So that's the point that Blanche is making here. They're saying, look, like, you lost your law license because of Trump. No, a large part of that is what you did. This has been a common theme throughout their cross-examination. Not surprising they're revisiting it here.

PHILLIP: Yes, they're talking about the tax crimes, as you just said, the false statements Cohen made to the bank, which he did of his own accord by taking out that home equity line of credit to make this payment. And not only that, but they were painting a picture earlier today of a man who has a lot of business dealings that really were occupying a lot of his time in October of 2016.

One of the things that they're trying to do here is paint Michael Cohen as somebody who has a lot of problems of his own. Blanche saying here - he's confirming with Cohen that if you are convicted of any felony in New York, you automatically lose your law license. Cohen still blames Trump for losing his.

Paula and Kristen, stay with me. We're still getting a lot of updates from inside of the courtroom. Wolf, back to you.

BLITZER: All right. Abby, thank you.

Redirect is now over and Trump attorney Todd Blanche is now back to questioning Michael Cohen. I want to bring in our panel of experts to discuss. First of all, Elie, walk us through where we are right now.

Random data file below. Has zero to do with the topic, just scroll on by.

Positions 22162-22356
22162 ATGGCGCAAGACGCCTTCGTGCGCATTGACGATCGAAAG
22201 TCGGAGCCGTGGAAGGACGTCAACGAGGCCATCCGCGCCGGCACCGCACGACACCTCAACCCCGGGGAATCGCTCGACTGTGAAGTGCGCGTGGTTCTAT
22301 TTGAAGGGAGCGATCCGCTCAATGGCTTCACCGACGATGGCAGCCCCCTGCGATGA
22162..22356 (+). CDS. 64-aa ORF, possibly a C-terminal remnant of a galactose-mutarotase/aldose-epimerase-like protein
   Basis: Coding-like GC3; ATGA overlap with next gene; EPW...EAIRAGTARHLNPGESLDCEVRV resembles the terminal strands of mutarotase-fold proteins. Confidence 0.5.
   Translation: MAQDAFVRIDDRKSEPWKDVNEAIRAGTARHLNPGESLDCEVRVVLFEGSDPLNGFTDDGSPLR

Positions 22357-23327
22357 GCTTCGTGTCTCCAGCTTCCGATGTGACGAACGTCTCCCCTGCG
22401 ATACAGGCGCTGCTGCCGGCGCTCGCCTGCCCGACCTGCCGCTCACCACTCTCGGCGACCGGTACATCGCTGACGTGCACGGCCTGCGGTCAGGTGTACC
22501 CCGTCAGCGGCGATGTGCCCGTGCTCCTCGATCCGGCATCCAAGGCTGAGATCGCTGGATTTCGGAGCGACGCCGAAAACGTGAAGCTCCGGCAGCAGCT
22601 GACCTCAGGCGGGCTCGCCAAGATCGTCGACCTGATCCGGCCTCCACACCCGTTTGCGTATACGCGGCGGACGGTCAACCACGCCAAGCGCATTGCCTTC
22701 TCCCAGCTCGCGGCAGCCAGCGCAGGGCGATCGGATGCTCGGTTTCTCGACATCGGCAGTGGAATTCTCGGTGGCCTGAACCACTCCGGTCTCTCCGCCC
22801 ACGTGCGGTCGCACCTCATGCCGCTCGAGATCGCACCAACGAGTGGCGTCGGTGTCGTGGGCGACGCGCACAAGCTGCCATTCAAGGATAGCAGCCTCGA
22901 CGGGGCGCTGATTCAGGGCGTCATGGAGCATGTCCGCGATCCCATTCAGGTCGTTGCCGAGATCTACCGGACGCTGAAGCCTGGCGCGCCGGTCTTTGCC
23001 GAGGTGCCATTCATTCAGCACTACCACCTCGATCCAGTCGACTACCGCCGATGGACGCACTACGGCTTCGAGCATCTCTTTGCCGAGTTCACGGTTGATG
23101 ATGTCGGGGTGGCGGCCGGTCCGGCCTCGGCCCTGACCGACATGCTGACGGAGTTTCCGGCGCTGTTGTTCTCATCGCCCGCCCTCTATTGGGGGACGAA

ELIE HONIG, CNN SENIOR LEGAL ANALYST: So now Todd Blanche is engaging in re-cross of Michael Cohen. The way it goes is direct, you get questioned by the prosecutor, cross, you get questioned by the defense. Then, Susan Hoffinger, the prosecutor, just did a redirect and now there's re-cross.

I would not be doing re-cross. If I was the defense lawyer here, as soon as Susan Hoffinger finished her redirect, I would have said no further questions. Get them off the stand. We're in the really deep in the weeds here.

BLITZER: Elliot, how significant is this photo of this screenshot of this C-SPAN video that was taking place just a few days, maybe a couple of weeks, if that - before the November 8th 2016 presidential election?

ELLIOT WILLIAMS, CNN LEGAL ANALYST: Well, if it's fascinating that there was ...

BLITZER: There we see the screenshot.